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#3825: OAS EOM Haiti - Press Release (fwd)

From: Mary Durran <durranmary@hotmail.com>

Organization of American States

Electoral Observation Mission in Haïti

Press Release, 24 May 2000

Informal Translation

Initial reports gathered from over 200 international observers deployed 
throughout the country during Sunday’s polling indicate that the credibility 
of the elections is so far acceptable.

Despite the chaotic scenes witnessed in Port-au-Prince where ballots were 
dumped outside 3 communal electoral offices (BECs), the EOM has observed 
electoral authorities working to restore order and recover tally sheets of 
the count in the polling stations.  While this situation  represents a 
serious irregularity in the gathering of results, the Mission stresses that 
these ballots had already been counted.  The tally sheets of the count of 
these ballots in each polling station, and the copies of this document, 
should be able to establish the count without any need for a recount of 
ballots in the majority of cases.

Despite the fact that overall, the vote has gone well,  a number of serious 
irregularities including violent incidents marred proceedings in some 
locations.  The Electoral Observation Mission of the OAS believes that 
despite the gravity of these incidents, in most cases they will not 
necessarily have a significant influence over the outcome of the vote.  
Observers working with the OAS visited over 700  polling stations on 21 May, 
and  have been following up on reports of incidents in others from  
political parties and national observers.  The EOM considers that the 
presence of these important national actors, observed in a high number of 
polling stations has made an significant contribution towards the guarantee 
of transparency of the vote.

It is vital that the political party representatives and the national 
observers monitor the tallying of the results in the Communal and 
Departmental Electoral Offices and the Mission urges the Provisional 
Electoral Council and the Departmental and Communal Electoral Offices to 
provide access to these important groups.

The Mission has confirmed that in Maïssade, Central Plateau, armed 
candidates from several parties and a member of the judiciary destroyed 
electoral materials as they were being transported to the Communal Electoral 
Office after the count.   Also in this department, in the district of 
Hinche, an armed group stole ballots from 3 polling stations before the 
count was made, thus invalidating the vote in these polling stations.  A 
further serious incident was confirmed in Verettes, in the Artibonite, where 
a thus far unidentified group seized and burned electoral materials in some 
7 polling stations, stopping the vote.     In Cité Soleil, Port-au-Prince,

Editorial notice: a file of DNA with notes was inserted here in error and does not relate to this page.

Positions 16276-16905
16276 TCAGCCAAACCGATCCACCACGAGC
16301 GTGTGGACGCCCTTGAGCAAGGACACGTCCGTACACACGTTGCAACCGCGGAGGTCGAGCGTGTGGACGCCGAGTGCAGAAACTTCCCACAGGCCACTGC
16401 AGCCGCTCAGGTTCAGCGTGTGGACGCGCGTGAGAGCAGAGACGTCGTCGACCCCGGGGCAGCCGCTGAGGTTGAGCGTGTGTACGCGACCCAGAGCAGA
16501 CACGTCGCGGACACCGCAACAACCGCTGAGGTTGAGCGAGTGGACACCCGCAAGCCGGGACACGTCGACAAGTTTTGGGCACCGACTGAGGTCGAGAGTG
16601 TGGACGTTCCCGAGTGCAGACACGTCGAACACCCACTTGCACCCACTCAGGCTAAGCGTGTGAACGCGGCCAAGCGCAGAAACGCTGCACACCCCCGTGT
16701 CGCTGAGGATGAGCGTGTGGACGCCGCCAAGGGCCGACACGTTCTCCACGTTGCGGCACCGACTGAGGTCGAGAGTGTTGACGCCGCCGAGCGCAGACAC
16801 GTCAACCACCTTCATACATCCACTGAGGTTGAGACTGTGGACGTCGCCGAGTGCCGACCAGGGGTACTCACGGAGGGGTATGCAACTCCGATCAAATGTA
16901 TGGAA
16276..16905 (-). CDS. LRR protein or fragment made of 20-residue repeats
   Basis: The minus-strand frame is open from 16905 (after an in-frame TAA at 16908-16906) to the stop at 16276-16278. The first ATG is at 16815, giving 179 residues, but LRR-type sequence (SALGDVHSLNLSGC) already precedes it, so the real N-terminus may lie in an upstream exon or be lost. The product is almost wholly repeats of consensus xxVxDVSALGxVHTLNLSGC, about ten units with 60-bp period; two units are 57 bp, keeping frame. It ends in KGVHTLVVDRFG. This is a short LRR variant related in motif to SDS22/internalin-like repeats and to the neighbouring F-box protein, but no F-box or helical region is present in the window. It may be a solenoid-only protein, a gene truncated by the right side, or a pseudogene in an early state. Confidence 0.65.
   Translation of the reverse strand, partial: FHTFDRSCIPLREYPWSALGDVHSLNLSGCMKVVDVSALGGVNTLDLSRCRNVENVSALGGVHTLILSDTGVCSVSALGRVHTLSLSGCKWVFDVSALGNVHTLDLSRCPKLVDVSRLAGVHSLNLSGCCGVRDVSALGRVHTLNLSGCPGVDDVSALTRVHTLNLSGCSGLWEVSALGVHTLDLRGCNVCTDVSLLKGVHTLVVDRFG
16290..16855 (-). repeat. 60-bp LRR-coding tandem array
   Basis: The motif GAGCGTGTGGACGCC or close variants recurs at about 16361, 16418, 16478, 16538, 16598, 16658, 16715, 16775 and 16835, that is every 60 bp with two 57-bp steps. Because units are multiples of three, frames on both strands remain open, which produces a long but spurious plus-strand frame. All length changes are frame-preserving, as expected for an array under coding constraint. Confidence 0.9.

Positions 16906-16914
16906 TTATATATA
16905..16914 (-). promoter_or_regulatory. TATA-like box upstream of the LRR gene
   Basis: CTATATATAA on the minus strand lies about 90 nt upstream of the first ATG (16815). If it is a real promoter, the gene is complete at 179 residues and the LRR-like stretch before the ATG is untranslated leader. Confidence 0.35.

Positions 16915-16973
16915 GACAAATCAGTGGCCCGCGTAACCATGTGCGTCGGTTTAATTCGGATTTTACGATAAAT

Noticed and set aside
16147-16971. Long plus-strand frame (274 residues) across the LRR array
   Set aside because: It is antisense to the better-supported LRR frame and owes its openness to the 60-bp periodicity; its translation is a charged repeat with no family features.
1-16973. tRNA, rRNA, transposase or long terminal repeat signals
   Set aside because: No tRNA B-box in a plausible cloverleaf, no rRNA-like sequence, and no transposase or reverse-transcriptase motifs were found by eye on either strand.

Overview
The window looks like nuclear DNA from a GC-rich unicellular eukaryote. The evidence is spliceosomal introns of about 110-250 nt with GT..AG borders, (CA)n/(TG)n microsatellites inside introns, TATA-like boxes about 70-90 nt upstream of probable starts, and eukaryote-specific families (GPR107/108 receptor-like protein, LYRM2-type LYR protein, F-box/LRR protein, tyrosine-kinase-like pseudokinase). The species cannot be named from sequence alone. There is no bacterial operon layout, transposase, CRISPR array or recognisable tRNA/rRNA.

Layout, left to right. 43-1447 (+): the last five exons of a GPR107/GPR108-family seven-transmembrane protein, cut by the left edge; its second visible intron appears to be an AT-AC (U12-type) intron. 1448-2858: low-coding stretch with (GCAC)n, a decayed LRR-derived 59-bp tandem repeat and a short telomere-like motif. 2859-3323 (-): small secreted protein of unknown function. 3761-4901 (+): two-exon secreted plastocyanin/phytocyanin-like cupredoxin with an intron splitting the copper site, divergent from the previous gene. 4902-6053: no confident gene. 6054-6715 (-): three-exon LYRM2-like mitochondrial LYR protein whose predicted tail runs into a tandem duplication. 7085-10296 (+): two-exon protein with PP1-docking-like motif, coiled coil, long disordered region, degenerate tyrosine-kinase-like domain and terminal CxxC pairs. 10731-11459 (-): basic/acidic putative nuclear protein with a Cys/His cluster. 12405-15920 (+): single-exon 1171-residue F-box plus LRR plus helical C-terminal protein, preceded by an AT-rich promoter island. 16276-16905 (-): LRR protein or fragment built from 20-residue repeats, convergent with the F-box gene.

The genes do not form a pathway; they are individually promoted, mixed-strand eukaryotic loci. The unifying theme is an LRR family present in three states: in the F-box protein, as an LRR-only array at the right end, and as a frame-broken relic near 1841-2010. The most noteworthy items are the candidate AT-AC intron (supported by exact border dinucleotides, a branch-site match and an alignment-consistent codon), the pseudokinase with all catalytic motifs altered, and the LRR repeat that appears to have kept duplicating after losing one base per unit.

some five polling stations closed at 2pm, reportedly after armed attacks.   
Armed activity has also been confirmed in Bahon, North, where armed men 
burst into the BEC and burned the counted ballots of an unknown number of 
polling stations.

In the South, in Camp Perrin and Côteaux, ballots were stolen from one and 
four BVs respectively.  In Port-à-Piment, the BEC is functioning in the 
exclusive presence of members of Fanmi Lavalas.  On May 22, observers were 
not allowed access to this BEC. Neither have political party representatives 
been allowed access.  A similar situation has been reported, but not 
confirmed, on the Island of la Gonâve.

The Mission stresses that while these incidents are deplorable, they were 
isolated in nature, and can only affect the outcome of the vote in a small 
proportion of over 10,000 polling stations which opened on 21 May.

During polling, observers noted a  number of irregularities that the  EOM 
does not believe will influence the outcome of  the vote.   These include 
the late opening in most cases 1-3 hours late of a number of polling 
stations.  Despite this factor, observers did not note significant lines of 
disenfranchised voters at the close of the polls.  Also observed in a number 
of polling stations was a failure to respect the secret of the vote.  This, 
however, appears to be due to either poor training of poll workers, or 
cramped conditions of the polling stations rather than an intent to 
influence the vote.

The Electoral Observation Mission salutes the Haitian people for their 
determination to go to the polls and elect representatives.  The Mission 
encourages the Provisional Electoral Council to continue its efforts to 
facilitate the count of ballots throughout the country and the gathering of 
results in the communal and departmental electoral bureaux and thus permit 
that the will of the Haitian people be respected.

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